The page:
Fans of the clothing retailer were quick to point out J. Crew had not only raised its prices for Canada but by adding duties and taxes to its online prices, the final bill was in some cases 40 to 50 per cent higher than on its U.S. website.

J. Crew quickly backed down, removing the added duty from its Canadian website, though its prices both in the Yorkdale store and online remain 15 per cent higher on average than in the U.S.

It’s not just consumers who have noticed the price difference.

Doug Porter, deputy chief economist at BMO Capital Markets, has made a habit of surveying the cross-border price gap in recent years. His latest survey, last April, found that prices in Canada were on average 20 per cent higher than in the U.S. on a broad range of goods, from DVDs to luxury cars to golf balls.

When Porter first began tracking prices, in 2007, the gap was 24 per cent. Retailers said they needed time to adapt as most merchandise had been ordered 12 to 18 months earlier when the dollar was at 80 cents U.S.

Canada banks face storm clouds after good quarter

TORONTO (Reuters) – Gloomier times are ahead for Canada’s resilient banks, which stayed strong through the financial crisis and beyond and which largely beat analysts’ expectations with their third-quarter results.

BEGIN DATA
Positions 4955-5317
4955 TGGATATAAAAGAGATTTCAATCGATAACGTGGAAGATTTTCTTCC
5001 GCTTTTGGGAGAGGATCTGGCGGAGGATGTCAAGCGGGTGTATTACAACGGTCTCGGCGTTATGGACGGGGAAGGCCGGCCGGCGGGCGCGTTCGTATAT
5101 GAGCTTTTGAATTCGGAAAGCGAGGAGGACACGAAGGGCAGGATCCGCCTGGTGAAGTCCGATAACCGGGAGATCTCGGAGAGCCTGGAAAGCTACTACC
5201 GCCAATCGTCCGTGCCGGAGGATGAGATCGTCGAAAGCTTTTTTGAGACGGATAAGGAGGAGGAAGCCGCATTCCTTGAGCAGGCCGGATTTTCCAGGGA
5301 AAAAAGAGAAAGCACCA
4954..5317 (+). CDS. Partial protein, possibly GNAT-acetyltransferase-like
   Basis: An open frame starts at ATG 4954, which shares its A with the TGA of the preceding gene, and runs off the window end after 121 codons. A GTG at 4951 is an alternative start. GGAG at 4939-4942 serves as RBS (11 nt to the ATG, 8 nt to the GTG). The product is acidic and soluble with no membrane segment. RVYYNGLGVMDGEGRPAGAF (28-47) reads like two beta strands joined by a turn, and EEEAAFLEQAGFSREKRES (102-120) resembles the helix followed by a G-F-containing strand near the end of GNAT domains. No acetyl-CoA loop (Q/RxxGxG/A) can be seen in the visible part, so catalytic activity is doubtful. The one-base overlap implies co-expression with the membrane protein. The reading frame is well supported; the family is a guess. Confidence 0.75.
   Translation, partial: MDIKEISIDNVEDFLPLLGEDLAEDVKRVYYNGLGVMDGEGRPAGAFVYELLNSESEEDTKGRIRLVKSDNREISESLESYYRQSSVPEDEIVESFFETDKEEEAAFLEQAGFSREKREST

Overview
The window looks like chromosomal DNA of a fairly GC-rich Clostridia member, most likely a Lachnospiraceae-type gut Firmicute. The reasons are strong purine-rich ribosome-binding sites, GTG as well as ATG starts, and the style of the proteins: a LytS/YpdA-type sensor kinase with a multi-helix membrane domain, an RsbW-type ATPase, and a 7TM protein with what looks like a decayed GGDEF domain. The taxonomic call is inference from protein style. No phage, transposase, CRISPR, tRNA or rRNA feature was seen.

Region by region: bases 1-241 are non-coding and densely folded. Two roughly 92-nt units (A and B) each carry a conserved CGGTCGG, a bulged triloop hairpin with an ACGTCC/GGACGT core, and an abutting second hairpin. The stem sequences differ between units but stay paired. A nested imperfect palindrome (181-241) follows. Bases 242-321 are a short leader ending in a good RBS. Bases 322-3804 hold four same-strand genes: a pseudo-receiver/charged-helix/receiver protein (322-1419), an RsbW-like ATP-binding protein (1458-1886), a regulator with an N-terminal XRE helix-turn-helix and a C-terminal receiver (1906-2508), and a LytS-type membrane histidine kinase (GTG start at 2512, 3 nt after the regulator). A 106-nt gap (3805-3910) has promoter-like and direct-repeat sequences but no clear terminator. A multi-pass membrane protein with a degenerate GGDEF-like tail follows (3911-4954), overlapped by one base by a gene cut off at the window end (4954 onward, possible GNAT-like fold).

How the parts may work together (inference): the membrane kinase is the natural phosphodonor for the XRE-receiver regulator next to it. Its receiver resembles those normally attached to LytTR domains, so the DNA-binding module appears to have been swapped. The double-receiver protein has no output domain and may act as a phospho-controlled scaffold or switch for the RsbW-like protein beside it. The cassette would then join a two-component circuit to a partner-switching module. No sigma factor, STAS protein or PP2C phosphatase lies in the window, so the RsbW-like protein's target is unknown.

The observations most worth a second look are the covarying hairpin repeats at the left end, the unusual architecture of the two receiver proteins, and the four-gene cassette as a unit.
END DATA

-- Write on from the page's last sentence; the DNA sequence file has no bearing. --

The banks impressed investors with strong loan growth and wealth management revenue in their most recent results. But analysts expect narrow lending margins and increased caution by already overstretched borrowers to weigh on earnings growth in the months ahead.

“The next four quarters will not be as powerful as the last four quarters for the sector,” said CIBC World Markets analyst Robert Sedran.

Canada’s banking sector is dominated by a half dozen big banks which are both protected from foreign takeovers and prevented from merging with each other. They generate billions in profits from their domestic branch-bank businesses and required no bailouts during the 2008-09 crisis.

Analysts had expected weaker loan growth to start to bite in the third quarter, which ended on July 31. But it rarely pays to bet against Canada’s banks, and the lenders surprised with strong performances in their Canadian and U.S. retail operations.

Toronto-Dominion Bank — which owns vast branch networks in both Canada and the United States — capped off reporting period for the big banks with a better than expected profit on Thursday.

It earned C$1.72 a share profit, compared with analysts’ estimates of a C$1.62 a share profit, and net profit rose 23 percent to C$1.45 billion ($1.48 billion).


But Canada’s No. 2 lender said earnings growth should moderate in coming quarters due to slower loan volume growth and margin pressure. “Obviously there’s a lot of uncertainly given what’s going on in the world,” said Chief Financial Officer Colleen Johnston.

Europe’s banks are in the grip of a debt crisis, while U.S. banks are selling assets to build up capital.

Even Canada, which has ridden a strong housing sector to a relatively even-keel economic performance over the past two years, experienced an unexpected economic contraction in the second quarter, data this week showed.